Making terrain after house is constructed problem


#1

I constructed the whole house.
As a nice little finnish I have downloaded a 1:1 geometrical map of my property.
I have placed the house correctly onto this map.
(I am only going to use this map as a guide to where things on property are located.)

But when I start making a sandbox from scratch over the terrain on my property,
and then explode it, suddenly the whole house becomes “infected” with terrain points.
If I then try to smoove points from the curves the points on the house becomes "skeeved"
and it looks like something Tim Burton would make.
I suspect this is because of the “glue” function in SU.

Is it any way I can make this terrain separate from the house?

(And one more thing: When I explode the terrain grid, I have to use alt+backspace like 300 times
as one explode counts as one triangel. Really annoying)

Really appreciate if someone could lead me in the right direction.

trondster


#2

Is your house a separate group or component? It shouldn’t be affected if it is.


#3

I am not really sure.
I have just built it, piece by piece.
Should I select the whole geometry of the house and make it a group? (or component?)
(I really want to be able to modify parts and addons later on)


#4

I definitely would. I always use groups and components to isolate the different pieces of my structure. You can always double-click on a group to edit its construction later.

So I presume what’s happening is that your house is not grouped, and you’re exploding the Sandbox group, so now the mesh and the house are all “equal” (as far as the program is concerned) and the Sandbox tools think you want it all edited as one big happy entity. You want to at least keep the Sandbox mesh isolated so that Sandbox only changes what it’s supposed to. Hope that’s clear.


#5

How on earth did you manage to make the house all in one collection of faces and edges? I admire your patience and persistence!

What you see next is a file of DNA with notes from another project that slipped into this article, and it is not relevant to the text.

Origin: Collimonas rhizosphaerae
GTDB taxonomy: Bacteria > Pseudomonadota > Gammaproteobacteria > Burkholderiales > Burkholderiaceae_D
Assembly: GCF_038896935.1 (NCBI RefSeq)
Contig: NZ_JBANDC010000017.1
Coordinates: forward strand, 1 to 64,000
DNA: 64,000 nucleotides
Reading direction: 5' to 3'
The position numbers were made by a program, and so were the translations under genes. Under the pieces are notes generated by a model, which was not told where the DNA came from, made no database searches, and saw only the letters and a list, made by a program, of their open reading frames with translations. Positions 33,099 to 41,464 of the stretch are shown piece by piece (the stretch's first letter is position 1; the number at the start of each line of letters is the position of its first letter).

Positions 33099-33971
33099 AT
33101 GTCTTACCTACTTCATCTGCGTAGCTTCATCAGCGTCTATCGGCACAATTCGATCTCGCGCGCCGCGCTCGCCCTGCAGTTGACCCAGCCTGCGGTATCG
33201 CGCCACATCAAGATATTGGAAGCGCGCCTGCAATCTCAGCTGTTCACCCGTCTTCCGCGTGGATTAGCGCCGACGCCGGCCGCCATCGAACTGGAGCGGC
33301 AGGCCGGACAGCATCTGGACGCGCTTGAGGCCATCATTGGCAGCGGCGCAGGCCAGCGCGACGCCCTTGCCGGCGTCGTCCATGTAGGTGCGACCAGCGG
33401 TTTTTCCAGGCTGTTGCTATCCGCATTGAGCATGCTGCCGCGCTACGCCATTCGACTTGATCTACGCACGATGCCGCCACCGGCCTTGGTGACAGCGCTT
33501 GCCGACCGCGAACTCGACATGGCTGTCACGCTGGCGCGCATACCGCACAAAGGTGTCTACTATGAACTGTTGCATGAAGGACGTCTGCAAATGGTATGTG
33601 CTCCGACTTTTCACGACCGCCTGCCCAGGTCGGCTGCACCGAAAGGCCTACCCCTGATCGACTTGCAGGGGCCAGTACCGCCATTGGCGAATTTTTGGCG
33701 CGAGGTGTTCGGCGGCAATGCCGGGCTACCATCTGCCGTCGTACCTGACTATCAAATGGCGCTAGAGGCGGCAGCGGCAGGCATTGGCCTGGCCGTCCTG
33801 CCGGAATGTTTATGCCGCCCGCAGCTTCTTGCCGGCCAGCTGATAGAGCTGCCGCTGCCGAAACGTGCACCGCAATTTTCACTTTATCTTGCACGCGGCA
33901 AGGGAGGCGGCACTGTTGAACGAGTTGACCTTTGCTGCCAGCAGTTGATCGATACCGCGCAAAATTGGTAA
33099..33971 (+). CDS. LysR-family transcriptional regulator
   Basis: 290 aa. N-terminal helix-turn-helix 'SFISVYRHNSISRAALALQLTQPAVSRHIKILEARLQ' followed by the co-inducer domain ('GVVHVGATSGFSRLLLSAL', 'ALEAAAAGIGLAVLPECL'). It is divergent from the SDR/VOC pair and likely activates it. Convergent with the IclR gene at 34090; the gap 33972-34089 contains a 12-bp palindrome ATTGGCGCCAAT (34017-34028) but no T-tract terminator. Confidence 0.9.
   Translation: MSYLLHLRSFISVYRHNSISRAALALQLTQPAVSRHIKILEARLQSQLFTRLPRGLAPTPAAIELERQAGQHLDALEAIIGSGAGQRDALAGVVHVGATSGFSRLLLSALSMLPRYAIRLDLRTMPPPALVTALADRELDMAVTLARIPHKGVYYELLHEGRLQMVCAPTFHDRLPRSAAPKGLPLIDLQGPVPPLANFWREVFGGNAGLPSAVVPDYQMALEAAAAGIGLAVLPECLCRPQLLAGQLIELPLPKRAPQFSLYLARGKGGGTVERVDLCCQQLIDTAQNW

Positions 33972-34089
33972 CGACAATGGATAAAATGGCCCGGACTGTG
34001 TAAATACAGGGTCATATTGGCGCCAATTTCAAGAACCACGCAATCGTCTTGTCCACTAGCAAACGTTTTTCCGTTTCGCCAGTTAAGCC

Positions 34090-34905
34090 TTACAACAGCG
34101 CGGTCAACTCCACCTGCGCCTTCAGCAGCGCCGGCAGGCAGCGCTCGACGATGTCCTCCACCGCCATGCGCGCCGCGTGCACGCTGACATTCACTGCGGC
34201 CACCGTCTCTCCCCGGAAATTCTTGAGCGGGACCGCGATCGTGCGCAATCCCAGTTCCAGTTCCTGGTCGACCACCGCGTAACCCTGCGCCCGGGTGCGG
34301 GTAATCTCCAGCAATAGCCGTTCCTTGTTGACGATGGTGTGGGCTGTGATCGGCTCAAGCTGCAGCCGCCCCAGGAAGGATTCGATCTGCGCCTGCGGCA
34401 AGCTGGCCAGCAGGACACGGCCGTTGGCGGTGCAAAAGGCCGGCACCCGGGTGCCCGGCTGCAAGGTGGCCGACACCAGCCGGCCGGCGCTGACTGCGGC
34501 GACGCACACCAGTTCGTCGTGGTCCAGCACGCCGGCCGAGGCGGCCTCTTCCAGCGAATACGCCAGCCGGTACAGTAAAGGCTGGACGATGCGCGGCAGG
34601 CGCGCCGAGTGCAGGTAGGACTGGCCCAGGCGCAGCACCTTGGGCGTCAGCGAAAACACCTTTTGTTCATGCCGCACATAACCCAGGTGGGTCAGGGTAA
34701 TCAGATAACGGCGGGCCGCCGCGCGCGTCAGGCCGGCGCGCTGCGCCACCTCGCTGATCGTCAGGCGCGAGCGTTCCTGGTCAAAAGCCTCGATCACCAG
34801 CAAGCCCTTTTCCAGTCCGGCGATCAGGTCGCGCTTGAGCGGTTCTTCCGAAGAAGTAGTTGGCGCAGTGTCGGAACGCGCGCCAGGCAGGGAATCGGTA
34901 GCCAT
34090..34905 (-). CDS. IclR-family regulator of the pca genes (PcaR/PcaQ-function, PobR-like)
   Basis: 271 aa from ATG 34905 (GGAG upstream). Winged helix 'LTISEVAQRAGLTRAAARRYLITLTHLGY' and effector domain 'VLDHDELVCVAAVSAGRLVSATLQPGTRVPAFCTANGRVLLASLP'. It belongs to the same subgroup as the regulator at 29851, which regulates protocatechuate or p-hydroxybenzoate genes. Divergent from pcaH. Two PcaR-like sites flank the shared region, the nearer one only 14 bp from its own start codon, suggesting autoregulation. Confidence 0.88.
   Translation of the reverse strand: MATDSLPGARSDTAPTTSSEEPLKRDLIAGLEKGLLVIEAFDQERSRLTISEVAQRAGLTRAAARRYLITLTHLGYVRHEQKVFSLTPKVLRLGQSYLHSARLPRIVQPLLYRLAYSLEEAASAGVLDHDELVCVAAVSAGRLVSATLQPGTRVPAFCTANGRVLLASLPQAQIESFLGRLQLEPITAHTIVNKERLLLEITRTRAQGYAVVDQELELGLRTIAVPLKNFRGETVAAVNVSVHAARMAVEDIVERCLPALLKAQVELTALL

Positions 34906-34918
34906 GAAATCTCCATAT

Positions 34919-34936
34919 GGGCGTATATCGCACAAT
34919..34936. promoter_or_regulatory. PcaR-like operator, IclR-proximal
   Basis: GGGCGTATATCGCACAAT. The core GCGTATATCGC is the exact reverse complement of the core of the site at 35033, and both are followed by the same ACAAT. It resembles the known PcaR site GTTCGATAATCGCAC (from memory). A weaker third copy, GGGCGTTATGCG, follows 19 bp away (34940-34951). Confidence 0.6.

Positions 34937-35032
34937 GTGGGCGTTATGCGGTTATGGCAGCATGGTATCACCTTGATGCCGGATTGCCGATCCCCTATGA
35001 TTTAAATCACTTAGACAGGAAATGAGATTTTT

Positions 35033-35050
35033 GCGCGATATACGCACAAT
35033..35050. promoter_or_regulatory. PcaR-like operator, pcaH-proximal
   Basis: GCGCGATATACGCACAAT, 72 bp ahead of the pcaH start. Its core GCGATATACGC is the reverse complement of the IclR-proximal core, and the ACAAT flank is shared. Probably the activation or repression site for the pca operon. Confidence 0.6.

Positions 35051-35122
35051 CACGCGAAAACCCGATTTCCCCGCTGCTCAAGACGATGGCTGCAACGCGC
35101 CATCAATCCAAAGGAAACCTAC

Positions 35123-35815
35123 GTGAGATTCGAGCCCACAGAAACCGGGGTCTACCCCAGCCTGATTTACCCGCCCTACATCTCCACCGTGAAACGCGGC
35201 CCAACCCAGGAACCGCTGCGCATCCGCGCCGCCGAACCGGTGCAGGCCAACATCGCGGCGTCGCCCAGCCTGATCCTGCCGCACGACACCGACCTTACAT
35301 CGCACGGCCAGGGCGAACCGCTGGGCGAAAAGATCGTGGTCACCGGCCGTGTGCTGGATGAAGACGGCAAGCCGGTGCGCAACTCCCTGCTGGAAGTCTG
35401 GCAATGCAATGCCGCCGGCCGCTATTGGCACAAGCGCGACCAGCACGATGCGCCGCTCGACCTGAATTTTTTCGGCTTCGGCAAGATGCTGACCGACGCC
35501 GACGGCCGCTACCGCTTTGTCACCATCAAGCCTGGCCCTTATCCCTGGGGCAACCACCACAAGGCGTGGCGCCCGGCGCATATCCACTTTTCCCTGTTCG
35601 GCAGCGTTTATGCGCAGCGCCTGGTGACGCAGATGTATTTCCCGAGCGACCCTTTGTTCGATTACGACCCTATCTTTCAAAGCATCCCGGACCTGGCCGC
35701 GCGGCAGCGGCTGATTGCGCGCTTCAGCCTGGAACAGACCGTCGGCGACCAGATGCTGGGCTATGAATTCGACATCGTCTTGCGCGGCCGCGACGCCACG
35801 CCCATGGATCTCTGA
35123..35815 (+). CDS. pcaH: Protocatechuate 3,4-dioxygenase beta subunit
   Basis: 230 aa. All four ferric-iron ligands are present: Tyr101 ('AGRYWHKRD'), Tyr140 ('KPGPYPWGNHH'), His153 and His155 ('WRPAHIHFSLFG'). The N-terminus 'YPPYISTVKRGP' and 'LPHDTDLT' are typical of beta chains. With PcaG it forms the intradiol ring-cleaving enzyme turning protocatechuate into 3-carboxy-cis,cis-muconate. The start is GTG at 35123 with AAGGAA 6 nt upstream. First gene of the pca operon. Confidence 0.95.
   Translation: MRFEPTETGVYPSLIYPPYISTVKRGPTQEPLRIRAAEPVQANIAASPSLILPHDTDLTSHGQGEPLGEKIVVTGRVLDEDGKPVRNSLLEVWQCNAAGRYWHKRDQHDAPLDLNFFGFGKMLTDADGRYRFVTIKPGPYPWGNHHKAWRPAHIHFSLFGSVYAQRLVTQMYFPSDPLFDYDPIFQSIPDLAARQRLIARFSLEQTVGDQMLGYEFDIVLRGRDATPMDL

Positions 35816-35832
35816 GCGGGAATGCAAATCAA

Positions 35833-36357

As @MobelDesign says, it’s MUCH better to make the house as a collection of components, so their geometry doesn’t interfere.

For example, walls, each window, roof surface, roof joists and rafters (if you show that level of detail) , doors - all separate components.


#6

Hehe, thanks. I dont have much hair left. Spent a loooong time doing this. But everything is now accurate down to the last centimetre.
As a beginner in these kind of programs it took some time before I learned the difference between components and group. (and that they even excisted)
So I am not doing it like this again, that is for sure.

But it looks pretty nice.
It worked making the whole house into one component.

Even though I find it hard to sculpt the terrain in an accurate way.
The exploded terrain triangles seems to big. It affects to much, and it seems that making straight
edges on a hill i different directions is not the easiest thing to do.
Is there a tool that smoothes out the whole terrain when you are done?
As of right now it looks like I have gerbil infestation :slight_smile:
Hehe. The quest goes on.

Thanks for excellent help and patience.


#7

Be sure to check out the various techiniques used by Daniel Tal.

Here is a video on site grading - https://vimeo.com/118957820
… and of course, you can get his book SketchUp for Site Design

Cheers
CD


#8

So we have solutions for what could have / should have be done but what is it for what has already been done.
trondster :suggest you post your model maybe some one can back out damage already done?
My guess is many of those indicated vertices are really artifacts from the house model effort. Given that hidden wireframe rendering is not selectable ( I have not check this lately ) it may be possible to select large portions of you model and use componets / groups and layers so you do not have to spend lots of time re-modeling but you need to post model if you can / willing to do that.


#9

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